The Cosgriff House in Sydney, Australia designed by Christopher Polly Architect is contemporary, but not intimidating in its aesthetic, blending into the existing neighborhood while still standing out for all the right reasons. In order to maximize the usable parts of the existing house, minimize environmental impact and make efficient use of the budget, the architect reused the original building envelope and part of the interior. With tradition taking its spot at the front of the house, the back enjoys a totally modern extension featuring glass walls and opening to the garden.
The home's original brick exterior and conventional though charming white front porch welcomes residents and guests. Its small scale makes a subtle addition to the residential landscape. From the street, you'd never guess at what's behind the deceiving front facade.
At the rear, the towering addition adds an element of modern mystery that begs to be explored.
The glass addition, though small (measuring just 20m2) makes all the difference in this re-design. The glazed volume extends from ground to roof, flooding the entire house with bright natural light and lush, leafy vistas.
"An eccentric roof form extrapolates the original southern roof plane to mitigate adjacent impacts - lifting to light and tree views to the east, while also folding upwards for access to northern light and sky through a sole fire-rated window along the boundary."
A substantial living area takes shape below grade, but thanks to the sloped site, this lower level also enjoys a walkout to the private garden and alfresco lounging area out back.
Inside, the main living space enjoys privacy from the public, thanks to its "basement" positioning on its street side. But toward the back, the exposed wall of glass transforms this below-grade space into a bright, airy and inviting area for socializing or spending some solo time. Because this is technically a basement, windows are restricted to this rear wall, but due to its large scale, it provides ample natural light to illuminate this whole space.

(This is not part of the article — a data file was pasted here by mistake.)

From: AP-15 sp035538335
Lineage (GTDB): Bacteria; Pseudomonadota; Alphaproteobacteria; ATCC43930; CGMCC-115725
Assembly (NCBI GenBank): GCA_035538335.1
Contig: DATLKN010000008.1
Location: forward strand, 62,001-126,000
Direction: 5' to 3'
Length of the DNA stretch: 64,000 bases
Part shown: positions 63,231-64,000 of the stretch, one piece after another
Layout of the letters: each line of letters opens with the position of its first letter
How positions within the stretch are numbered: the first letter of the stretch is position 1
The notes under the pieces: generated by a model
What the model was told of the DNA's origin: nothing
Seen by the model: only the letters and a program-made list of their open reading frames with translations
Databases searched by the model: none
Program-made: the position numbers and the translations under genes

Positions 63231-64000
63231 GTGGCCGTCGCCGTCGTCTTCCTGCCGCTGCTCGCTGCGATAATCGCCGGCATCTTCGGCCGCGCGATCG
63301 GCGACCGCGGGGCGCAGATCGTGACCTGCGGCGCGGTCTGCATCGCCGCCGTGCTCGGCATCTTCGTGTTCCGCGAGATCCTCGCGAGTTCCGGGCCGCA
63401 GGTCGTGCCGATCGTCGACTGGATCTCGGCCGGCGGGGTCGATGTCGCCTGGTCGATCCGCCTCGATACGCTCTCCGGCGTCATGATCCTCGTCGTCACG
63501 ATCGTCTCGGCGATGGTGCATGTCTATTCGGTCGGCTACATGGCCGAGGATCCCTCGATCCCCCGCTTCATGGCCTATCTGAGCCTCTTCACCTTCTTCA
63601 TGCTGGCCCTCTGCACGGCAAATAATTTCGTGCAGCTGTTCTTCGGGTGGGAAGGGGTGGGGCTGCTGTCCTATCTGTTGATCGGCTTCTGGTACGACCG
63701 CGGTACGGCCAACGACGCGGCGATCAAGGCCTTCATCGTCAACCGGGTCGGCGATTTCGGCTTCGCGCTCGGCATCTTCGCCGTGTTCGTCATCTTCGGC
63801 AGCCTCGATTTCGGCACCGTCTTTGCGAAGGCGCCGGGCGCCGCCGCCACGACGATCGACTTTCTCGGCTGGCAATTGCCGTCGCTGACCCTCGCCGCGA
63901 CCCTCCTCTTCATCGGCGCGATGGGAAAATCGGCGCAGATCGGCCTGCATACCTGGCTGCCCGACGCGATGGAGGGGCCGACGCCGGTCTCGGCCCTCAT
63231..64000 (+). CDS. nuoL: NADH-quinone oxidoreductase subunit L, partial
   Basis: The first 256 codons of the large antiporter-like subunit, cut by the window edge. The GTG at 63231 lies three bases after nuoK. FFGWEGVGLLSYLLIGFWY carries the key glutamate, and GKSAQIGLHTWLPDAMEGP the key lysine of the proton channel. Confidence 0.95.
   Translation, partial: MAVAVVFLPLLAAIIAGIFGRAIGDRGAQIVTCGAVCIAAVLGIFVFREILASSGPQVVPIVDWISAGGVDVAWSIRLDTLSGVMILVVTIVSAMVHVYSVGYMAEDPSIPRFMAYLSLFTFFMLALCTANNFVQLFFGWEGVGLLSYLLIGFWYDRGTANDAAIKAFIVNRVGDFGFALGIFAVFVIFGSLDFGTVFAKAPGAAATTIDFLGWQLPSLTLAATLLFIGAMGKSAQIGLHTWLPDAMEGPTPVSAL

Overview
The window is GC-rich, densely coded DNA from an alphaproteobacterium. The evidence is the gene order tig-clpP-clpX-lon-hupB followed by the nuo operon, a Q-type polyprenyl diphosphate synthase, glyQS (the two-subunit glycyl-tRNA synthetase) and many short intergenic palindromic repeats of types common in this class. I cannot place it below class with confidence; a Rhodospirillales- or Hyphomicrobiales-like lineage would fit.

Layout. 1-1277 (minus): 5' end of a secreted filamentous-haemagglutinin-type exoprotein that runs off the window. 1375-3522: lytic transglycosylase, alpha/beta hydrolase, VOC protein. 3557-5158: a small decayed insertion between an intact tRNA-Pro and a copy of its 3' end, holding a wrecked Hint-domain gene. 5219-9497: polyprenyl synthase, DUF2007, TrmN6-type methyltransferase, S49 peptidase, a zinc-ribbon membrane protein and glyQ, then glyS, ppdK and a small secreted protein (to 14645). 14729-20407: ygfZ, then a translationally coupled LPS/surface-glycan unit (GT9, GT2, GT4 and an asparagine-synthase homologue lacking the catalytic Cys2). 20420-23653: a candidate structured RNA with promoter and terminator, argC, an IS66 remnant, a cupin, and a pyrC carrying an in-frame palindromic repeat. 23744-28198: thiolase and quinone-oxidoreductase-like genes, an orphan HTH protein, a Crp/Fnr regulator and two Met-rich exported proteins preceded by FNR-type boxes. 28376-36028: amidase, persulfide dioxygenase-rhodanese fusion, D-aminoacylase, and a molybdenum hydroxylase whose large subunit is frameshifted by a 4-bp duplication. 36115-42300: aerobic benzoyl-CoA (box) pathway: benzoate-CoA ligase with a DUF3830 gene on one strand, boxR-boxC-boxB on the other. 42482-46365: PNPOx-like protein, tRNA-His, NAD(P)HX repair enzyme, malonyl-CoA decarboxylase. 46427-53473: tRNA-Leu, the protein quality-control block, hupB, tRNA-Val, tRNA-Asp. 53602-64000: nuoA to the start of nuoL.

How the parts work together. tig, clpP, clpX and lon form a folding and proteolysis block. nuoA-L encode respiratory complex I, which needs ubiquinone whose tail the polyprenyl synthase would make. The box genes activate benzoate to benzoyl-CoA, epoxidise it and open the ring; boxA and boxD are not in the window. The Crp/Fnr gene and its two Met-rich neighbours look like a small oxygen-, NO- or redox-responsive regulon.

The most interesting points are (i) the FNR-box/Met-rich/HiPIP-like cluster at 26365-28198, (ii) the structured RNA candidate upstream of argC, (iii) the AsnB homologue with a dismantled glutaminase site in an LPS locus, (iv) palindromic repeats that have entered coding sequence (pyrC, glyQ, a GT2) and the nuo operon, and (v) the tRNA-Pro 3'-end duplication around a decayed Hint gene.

This open concept living room, dining room and kitchen combo is the hub of the house, as is the case in most homes. The sliding glass wall invites interiors into the outdoors and vice versa.
A minimalist palette of white walls is a clean, crisp contrast to the polished concrete floors underfoot. Storage space tucked beneath the stairs is concealed behind simple cabinet doors. Artful lighting adds interest to this simple style.
The massive glazed wall features blinds to block out the light, heat and outside from interiors, or alternately, to let the outdoors in.
But with views like these, you'll never want to tune them out entirely. The open stairwell features a full-height ceiling and is pointed toward a floor-to-ceiling glass wall framing garden views.
Overhead, staggered suspended lights add illumination and an artistic element to this open void. Like glowing orbs, these ultra modern fixtures are an instant focal point, both from inside and out.
The folded ceiling gets playful with shape, shadow and light.
The upper level (keep in mind that this is actually the ground floor from the front of the house) is occupied by the private areas of the house - bedroom and bathroom, the epitome of serene spa-inspired style.
A skylight overhead is carved into the ceiling, its deep well amplifying the light pouring in.
The bathroom's brilliant blue floor and wall tiles echo the sky's hues peeking in overhead. A glass shower wall leaves sight lines open throughout, from the entrance to the window on the far wall.
Here are some diagrams illustrating the unusual layout of this interesting house plan.
The lower ground floor plan:
The ground floor:
And a section showcasing the slope: